Facebook's DeepText is smart enough to understand you

The artificial intelligence system can understand the semantics of language. 

Karly Domb Sadof/AP
The Facebook app on an iPhone in New York. Facebook teased its DeepText artificial intelligence in a blog post Wednesday.

Facebook's DeepText is almost as smart as you.

The artificial intelligence (AI) engine "can understand with near-human accuracy the textual content of several thousands posts per second, spanning more than 20 languages," Facebook announced in a blog post Wednesday.

Facebook's newest AI system will allow it to continue to personalize content for its billion plus users, as well as weed out spam and hate speech. The engine also marks another major milestone in deep-learning technology, as Facebook, Google, and Microsoft invest heavily in teaching machines to think.

"Having good machine learning models is a force multiplier for a lot of the stuff they are doing," Bradley Hayes, a postdoctoral associate at MIT and the creator of the satirical AI chatbot @DeepDrumpf, told The Christian Science Monitor last month. "[It's about] scalability and performance."

For Facebook, the "scalability" Mr. Hayes refers to is enormous. It's about understanding the trillions of posts Facebook's 1.65 billion users post.

But before DeepText and other deep-learning technology, machines couldn't understand semantics. In the traditional machine learning of natural language processing (NLP), words are converted into numbers that computer algorithms can learn, Facebook's blog explains. In NLP, the word "brother" could be assigned the number "459." "Bro" could be assigned "98665." Because the two integers are different, a computer couldn't associate "brother" and "bro."

In order for computers to think more like humans, they must understand slang and word-sense disambiguation, writes Facebook. They must also be able to know if the sentence, "I like blackberry," refers to fruit or the smartphone. To accomplish this, the DeepText engine learns through deep-learning that draws from different neural networks

As Jeff Ward-Bailey wrote for The Christian Science Monitor in March, "neural networks are capable of sifting through data and identifying patterns and relationships on their own, so they're not limited by a hard-coded set of rules written by developers." Neural networks helped Google's AlphaGo computer defeat top-ranked Go player Lee Se-dol, as the Monitor reported.

Go, though, is just a board game. DeepText could have much more of an impact on our everyday lives, as 400,000 new stories and 125,000 comments on public posts are shared every minute, according to TechCrunch.

DeepText is already powering parts of Facebook, Quartz reports; if you write on Facebook Messenger that you need a taxi, for example, a chat bot could interject and give you the number for one. Applications of DeepText in the near future include monitoring comments, and helping to identify the most relevant or inappropriate comments to other posts.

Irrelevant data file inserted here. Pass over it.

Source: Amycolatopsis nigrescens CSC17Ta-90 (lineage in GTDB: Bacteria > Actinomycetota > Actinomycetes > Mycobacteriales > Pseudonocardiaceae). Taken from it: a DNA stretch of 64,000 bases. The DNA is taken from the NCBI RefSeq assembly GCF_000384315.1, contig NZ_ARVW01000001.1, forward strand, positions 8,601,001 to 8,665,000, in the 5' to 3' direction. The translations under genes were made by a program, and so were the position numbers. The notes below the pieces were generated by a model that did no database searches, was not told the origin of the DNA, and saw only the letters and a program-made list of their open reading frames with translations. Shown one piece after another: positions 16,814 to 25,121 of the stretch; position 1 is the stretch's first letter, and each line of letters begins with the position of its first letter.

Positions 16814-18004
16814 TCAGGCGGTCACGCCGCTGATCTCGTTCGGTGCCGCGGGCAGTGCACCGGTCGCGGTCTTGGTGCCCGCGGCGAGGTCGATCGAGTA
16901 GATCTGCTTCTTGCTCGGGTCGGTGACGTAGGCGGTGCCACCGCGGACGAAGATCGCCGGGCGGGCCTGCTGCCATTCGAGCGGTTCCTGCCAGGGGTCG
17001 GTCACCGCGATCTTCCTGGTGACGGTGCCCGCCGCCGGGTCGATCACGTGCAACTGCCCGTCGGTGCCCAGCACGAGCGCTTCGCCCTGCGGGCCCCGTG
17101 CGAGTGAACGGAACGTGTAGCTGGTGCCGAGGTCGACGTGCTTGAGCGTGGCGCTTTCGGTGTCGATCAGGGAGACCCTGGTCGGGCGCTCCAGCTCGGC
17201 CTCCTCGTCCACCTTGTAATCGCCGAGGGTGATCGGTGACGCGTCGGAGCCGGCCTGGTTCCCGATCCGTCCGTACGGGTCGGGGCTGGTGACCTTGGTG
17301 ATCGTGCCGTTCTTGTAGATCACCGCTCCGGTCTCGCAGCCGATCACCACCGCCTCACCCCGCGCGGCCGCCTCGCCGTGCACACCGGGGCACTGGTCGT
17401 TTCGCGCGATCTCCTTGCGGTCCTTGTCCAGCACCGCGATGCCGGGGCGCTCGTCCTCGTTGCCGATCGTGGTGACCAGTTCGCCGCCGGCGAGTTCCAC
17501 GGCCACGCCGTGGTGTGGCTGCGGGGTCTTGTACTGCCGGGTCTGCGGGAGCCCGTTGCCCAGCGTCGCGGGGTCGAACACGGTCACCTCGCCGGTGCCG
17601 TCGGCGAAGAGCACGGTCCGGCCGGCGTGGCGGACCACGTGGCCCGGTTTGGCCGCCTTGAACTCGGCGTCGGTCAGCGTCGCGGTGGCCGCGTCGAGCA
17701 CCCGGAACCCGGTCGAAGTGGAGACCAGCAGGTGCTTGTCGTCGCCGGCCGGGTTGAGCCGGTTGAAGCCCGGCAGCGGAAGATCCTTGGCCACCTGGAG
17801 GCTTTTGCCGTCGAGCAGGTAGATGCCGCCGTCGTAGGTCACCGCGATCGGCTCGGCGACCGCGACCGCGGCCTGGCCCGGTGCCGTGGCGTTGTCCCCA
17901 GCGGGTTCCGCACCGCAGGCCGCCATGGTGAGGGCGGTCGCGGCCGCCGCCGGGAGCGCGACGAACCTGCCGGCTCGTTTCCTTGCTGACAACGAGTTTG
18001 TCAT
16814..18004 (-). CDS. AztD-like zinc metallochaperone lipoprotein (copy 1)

Facebook's tease of DeepText comes as it, Google, and Microsoft continue to unveil new AI technology. After AlphaGo proved it could defeat a human, Google revealed it is developing AI that not just smart, but artistic. Microsoft is experimenting with Twitterbot Tay, a chat bot capable of having conversations with humans via Twitter.

As exciting as all of this is, Mike Murphy of Quartz points out one downside of DeepText and Facebook's ability to comprehend the information it accumulates: it will be able to keep users on Facebook, and away from Google, which searches the web.

As Facebook gets better at offering us personalized search results from our networks, as useful as those might be, it also keeps us in a more insular version of the web, shaped by our own geography, demographics, affinities, and beliefs. Google does also does this, to an extent, but at least it searches the entire web first, not just our each of our own echo chambers.

You've read  of  free articles. Subscribe to continue.

Dear Reader,

About a year ago, I happened upon this statement about the Monitor in the Harvard Business Review – under the charming heading of “do things that don’t interest you”:

“Many things that end up” being meaningful, writes social scientist Joseph Grenny, “have come from conference workshops, articles, or online videos that began as a chore and ended with an insight. My work in Kenya, for example, was heavily influenced by a Christian Science Monitor article I had forced myself to read 10 years earlier. Sometimes, we call things ‘boring’ simply because they lie outside the box we are currently in.”

If you were to come up with a punchline to a joke about the Monitor, that would probably be it. We’re seen as being global, fair, insightful, and perhaps a bit too earnest. We’re the bran muffin of journalism.

But you know what? We change lives. And I’m going to argue that we change lives precisely because we force open that too-small box that most human beings think they live in.

The Monitor is a peculiar little publication that’s hard for the world to figure out. We’re run by a church, but we’re not only for church members and we’re not about converting people. We’re known as being fair even as the world becomes as polarized as at any time since the newspaper’s founding in 1908.

We have a mission beyond circulation, we want to bridge divides. We’re about kicking down the door of thought everywhere and saying, “You are bigger and more capable than you realize. And we can prove it.”

If you’re looking for bran muffin journalism, you can subscribe to the Monitor for $15. You’ll get the Monitor Weekly magazine, the Monitor Daily email, and unlimited access to CSMonitor.com.